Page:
Monday, July 2, 2012

Guitar Hero (McFarlane Toys)

Oversaturation of the market is the worst thing that ANY product can ever do to itself. It's one thing to keep up with supply and demand, and a whole different thing to choke the life out of something that people once had a great passion for.

The tale of Guitar Hero is somewhat of a Greek tragedy really. The series began in 2005 when Red Octane and Harmonix joined forces with Activision to reshape the world of video games as we know it today. Rather than play a game with your standard controller, Guitar Hero implemented plastic guitars with five buttons and a strum bar. It was an immediate success with gamers, and took the world by storm.

Much like Yoko Ono, Bobby Kotick got shuffled into the mix as CEO for Activision, and completely broke up the band. In 2006, Activision purchased Red Octane leaving Harmonix out in the cold. Fortunately for Harmonix, MTV Networks stepped in and purchased the company.

With the split official, Harmonix began its own project, Rock Band, and before the year was over, Guitar Hero's creators were both at war for dominance of the rhythm game genre - A war that while Harmonix would win, still found no overall winner as both franchises were eventually put on hold - In Activision's case, indefinitely.

But, what exactly killed both of these (at the time) great game series? Simple - Oversaturation. Both franchises were pumping out game after game, sometimes several in less than a year, all while continually "supporting" each game with more and more downloadable content. It simply became too much, and as both companies were reaching for the top, the fans pulled the ladder out from under them.

Having had enough, fans simply stopped supporting either product. Before you knew it, entire bundles which would once set you back two to three hundred dollars were being blown out on clearance for ten to twenty dollars. Stores couldn't sell, them, because people didn't want them. The majority of both "communities" had reached their limit, and as a result left both companies high and dry.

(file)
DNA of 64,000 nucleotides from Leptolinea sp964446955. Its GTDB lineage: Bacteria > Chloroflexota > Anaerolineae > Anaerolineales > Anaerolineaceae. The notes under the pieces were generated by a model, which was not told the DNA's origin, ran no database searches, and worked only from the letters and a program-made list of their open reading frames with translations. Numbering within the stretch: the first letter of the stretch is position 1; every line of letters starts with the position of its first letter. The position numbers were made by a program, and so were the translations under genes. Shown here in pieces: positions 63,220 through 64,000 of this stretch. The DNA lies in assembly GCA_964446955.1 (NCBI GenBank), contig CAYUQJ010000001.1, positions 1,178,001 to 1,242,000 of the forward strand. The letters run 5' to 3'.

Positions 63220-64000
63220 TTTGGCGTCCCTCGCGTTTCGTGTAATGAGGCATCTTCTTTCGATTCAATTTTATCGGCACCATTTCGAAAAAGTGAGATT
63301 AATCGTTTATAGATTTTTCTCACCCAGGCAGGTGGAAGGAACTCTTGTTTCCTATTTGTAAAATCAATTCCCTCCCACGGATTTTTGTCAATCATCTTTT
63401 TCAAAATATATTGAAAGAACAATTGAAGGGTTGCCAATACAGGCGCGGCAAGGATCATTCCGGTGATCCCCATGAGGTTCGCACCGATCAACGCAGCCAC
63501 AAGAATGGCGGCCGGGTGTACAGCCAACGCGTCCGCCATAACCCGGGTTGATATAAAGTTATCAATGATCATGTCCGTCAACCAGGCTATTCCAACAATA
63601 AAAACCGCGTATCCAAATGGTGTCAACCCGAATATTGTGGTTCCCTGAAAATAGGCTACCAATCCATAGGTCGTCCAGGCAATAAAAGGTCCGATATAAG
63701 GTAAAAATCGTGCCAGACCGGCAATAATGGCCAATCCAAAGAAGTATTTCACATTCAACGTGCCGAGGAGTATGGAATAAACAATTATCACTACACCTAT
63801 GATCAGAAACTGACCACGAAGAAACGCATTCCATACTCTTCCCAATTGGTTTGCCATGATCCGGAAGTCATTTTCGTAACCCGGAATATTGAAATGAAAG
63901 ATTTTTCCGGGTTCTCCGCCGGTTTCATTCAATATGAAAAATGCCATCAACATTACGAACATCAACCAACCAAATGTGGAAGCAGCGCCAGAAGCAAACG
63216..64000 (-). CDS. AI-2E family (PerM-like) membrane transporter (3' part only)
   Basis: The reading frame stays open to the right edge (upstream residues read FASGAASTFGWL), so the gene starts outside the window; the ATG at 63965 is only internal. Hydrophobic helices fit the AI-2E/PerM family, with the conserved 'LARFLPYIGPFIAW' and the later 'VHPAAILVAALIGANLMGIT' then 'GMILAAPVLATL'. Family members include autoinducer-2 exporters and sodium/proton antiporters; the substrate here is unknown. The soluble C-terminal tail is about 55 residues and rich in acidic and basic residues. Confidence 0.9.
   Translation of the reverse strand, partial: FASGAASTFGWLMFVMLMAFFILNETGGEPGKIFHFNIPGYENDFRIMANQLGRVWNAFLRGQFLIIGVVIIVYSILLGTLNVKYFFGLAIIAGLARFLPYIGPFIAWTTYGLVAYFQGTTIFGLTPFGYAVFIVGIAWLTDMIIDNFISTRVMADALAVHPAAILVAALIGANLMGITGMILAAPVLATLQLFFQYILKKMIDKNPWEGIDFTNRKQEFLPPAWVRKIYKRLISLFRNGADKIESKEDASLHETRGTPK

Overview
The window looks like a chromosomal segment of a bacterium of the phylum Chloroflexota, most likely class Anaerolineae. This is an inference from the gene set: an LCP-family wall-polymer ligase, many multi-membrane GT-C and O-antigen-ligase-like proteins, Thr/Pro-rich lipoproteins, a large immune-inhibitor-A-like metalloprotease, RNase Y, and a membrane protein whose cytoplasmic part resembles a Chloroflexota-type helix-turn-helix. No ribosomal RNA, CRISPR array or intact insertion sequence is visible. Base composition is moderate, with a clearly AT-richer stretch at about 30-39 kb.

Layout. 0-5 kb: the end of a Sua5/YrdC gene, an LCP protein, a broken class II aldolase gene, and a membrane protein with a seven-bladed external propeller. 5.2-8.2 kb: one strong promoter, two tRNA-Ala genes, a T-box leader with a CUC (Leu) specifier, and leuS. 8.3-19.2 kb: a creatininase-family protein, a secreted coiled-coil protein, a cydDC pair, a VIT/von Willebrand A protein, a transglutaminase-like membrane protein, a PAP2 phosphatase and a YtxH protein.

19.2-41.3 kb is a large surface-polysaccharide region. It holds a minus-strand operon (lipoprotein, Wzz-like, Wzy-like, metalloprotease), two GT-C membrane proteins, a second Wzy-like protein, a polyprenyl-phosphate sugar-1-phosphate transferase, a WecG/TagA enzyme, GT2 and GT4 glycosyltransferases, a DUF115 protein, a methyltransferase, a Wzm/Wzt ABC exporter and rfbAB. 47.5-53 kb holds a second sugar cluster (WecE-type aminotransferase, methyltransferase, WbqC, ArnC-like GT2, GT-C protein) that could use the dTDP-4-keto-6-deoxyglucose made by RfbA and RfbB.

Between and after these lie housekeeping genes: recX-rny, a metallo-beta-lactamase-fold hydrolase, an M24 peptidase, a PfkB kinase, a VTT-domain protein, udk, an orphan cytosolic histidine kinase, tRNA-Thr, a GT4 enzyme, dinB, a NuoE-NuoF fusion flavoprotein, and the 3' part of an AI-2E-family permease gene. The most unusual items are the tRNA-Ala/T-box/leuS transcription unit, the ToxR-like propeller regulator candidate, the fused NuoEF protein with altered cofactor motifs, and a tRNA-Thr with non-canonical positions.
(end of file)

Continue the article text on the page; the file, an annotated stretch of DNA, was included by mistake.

As in depth as the history is for Guitar Hero, we're actually not here to talk about the games at all. We're here to look at the brief series of figures produced by McFarlane toys.

When Guitar Hero: Legends of Rock was released in 2007, a deal was cut with McFarlane Toys to produce a batch of figures on the series. It was hopped that if these figures were sold at places such as EB Games and GameStop that gamers would buy the toys as well. It was a tactic that unfortunately failed miserably.

While the figures were fantastic sculpts that accurately resembled their game counterparts, McFarlane Toys made the same mistake that Activision was currently hard at work on making - Oversaturation.

For a series that only managed to release four different characters, there were a whopping ten different figures when all the variants were considered. This has, and appears to always will be a common flaw in marketing with McFarlane Toys. To put it bluntly, the company loves to milk people's wallet's dry with simple repainted variants that are usually packaged and sold as exclusives - At ridiculously high prices.

The four figures produced were;

Johnny Napalm
Axel Steel
God of Rock
Lars Umlaut

The original Johnny Napalm sported a brown Mohawk. The original God of Rock wore a white toga, and the original Lars Umlaut had black hair. This is important to make note of because...

...Then there were all the variants;

God of Rock (black robe)
God of Rock (gold robe)
Johnny Napalm (green Mohawk)
Johnny Napalm (black Mohawk)
Johnny Napalm (skeleton costume)
Lars Umlaut (blond hair)

It was too much - Both in production of variants, and price. The figures were eventually marked down considerably as most stores unsuccessfully tried to offload them. To this day you can still find dusty packages lurking in clearance isles or on back shelves at your local game store.

Is it safe to say that the world of gaming doesn't mix with the world of toy collecting? Not necessarily. McFarlane Toys has proven that gamers and toy collector's can be brought together with the right product - such as Halo figures. Unfortunately for Guitar Hero there just wasn't enough desire to bring the toys home.

We speculate that this is because in a game such as this, the animated characters that the studio created don't mean anything to the player. When they pick up that plastic guitar, or sit down at the compatible drum set, they (and their friends) are the star(s) of the game.

There's no story that brings the characters alive. No connection or bond between the human player and the animated character. The characters often times drift into the background as you focus on the colorful icons on the screen to the point where the characters in and of themselves are rather unnecessary at all.

With this in mind, why would someone want a figure of Lars Umlaut, Johnny Napalm, God of Rock or Axel Steel? We stand by what we said above, they're impressive sculpts that match the characters exactly, but unfortunately they're characters that don't appeal to all that many people because they don't mean anything to people, and probably never will.

Join us next time when we take a look at Food Fighters!

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